• kBFP is BFP production rate from construct 1 (i.e. production rate when construct 1 promoter is active);
• +
• [BFP], [mCitrine], [TAL-A:KRAB], [TAL-B:KRAB], [TAL-A:VP16], [TAL-B:VP16], [PIP:KRAB] and [HetAct] are protein concentrations; -
• kbBFP is basal BFP production rate from construct 1 (i.e. production rate when construct 1 promoter is inactive);
• + -
• degBFP is BFP degradation rate;
• + -
• kcit is mCitrine production rate from construct 2 (i.e. production rate when construct 2 promoter is active);
• + -
• kbcit is basal mCitrine production rate from construct 2 (i.e. production rate when construct 2 promoter in inactive);
• +
• kBFP is BFP production rate from construct 1; -
• degcit is mCitrine degradation rate;
• + -
• k2AKR is TAL-A:KRAB production rate from construct 2;
• + -
• kb2AKR is basal TAL-A:KRAB production rate from construct 2;
• +
• kbBFP is leaky BFP production rate from construct 1; -
• k4AKR is TAL-A:KRAB production rate from construct 4;
• + -
• kb4AKR is basal TAL-A:KRAB production rate from construct 4;
• + -
• degAKR is TAL-A:KRAB degradation rate;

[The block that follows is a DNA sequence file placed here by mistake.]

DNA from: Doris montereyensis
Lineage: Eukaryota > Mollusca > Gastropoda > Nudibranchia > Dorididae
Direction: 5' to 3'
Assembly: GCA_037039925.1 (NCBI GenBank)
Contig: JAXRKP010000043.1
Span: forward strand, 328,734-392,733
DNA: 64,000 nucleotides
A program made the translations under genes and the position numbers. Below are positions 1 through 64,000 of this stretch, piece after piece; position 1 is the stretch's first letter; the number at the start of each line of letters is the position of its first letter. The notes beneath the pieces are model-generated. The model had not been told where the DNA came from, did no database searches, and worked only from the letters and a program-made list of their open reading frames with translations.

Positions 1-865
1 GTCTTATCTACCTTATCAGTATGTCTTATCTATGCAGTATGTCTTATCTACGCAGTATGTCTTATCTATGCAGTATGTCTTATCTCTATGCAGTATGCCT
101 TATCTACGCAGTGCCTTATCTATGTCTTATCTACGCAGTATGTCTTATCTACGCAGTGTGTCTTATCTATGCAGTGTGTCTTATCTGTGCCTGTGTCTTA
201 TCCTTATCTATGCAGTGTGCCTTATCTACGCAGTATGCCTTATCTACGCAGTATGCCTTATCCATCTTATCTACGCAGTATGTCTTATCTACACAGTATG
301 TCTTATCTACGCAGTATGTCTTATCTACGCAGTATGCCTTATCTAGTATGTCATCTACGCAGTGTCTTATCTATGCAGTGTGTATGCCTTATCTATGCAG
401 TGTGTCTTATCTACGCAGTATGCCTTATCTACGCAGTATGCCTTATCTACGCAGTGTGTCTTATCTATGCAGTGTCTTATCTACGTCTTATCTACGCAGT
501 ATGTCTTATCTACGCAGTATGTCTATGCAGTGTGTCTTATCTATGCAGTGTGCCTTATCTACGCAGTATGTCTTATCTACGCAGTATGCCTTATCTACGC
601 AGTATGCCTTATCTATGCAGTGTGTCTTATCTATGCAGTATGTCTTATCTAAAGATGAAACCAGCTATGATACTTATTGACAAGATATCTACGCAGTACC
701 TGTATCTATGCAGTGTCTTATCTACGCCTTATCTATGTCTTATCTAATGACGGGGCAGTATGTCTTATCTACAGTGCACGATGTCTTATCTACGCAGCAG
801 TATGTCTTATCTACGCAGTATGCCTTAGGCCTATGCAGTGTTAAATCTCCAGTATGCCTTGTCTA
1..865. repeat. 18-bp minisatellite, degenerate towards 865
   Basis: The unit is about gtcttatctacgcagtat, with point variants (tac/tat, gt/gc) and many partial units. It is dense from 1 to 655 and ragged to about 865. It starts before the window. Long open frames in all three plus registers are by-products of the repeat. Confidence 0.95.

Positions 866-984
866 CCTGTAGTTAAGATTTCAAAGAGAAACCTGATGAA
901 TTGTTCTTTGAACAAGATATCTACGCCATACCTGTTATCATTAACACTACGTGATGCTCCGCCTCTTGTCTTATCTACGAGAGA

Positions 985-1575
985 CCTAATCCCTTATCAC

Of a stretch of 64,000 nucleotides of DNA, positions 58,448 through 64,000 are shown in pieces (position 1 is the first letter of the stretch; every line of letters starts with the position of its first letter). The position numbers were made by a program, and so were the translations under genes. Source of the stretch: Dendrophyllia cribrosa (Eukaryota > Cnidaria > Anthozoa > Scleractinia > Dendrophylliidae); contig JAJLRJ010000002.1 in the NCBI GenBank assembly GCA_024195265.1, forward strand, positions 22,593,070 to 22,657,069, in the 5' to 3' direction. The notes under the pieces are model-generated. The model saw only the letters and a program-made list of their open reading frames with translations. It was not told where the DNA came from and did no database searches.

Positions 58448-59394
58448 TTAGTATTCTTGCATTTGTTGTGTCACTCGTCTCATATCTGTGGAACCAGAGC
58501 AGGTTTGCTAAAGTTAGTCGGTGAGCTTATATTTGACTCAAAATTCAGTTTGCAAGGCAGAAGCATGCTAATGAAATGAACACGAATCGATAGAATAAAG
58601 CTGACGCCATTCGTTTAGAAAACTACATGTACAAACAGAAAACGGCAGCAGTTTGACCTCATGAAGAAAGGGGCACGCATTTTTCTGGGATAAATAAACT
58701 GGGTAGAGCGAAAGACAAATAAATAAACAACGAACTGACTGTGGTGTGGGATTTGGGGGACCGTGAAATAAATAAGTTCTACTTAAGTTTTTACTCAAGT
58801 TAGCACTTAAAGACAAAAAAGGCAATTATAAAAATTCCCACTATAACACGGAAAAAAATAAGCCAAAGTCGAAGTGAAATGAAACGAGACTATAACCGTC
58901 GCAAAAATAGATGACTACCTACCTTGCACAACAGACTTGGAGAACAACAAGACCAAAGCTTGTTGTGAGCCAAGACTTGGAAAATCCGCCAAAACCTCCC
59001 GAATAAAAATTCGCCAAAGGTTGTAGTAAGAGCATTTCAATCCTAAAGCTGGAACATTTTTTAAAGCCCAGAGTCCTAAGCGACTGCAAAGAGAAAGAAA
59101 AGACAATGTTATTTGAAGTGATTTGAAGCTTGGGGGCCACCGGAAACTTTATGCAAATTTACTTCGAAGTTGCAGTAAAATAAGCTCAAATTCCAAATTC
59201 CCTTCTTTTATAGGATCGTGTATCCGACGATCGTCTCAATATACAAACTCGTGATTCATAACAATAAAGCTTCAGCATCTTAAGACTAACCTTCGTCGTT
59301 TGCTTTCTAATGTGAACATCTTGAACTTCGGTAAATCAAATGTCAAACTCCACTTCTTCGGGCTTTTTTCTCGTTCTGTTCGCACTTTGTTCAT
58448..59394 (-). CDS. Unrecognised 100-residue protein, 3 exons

• + -
• k1BKR is TAL-B:KRAB production rate from construct 1;
• +
• degBFP is BFP degradation rate;
• -
• kb1BKR Is basal TAL-B:KRAB production rate from construct 1;
• + -
• k3BKR is TAL-B:KRAB production rate from construct 3;
• + -
• kb3BKR is basal TAL-B:KRAB production rate from construct 3;
• +
• kcit is mCitrine production rate from construct 2; -
• degBKR is TAL-B:KRAB degradation rate;
• + -
• kPIP is PIP:KRAB production rate;
• + -
• degPIP is PIP:KRAB degradation rate;
• + -
• kE is E:KRAB production rate;
• +
• kbcit is leaky mCitrine production rate from construct 2; -
• degE is E:KRAB degradation rate.
• + + + +
• degcit is mCitrine degradation rate; +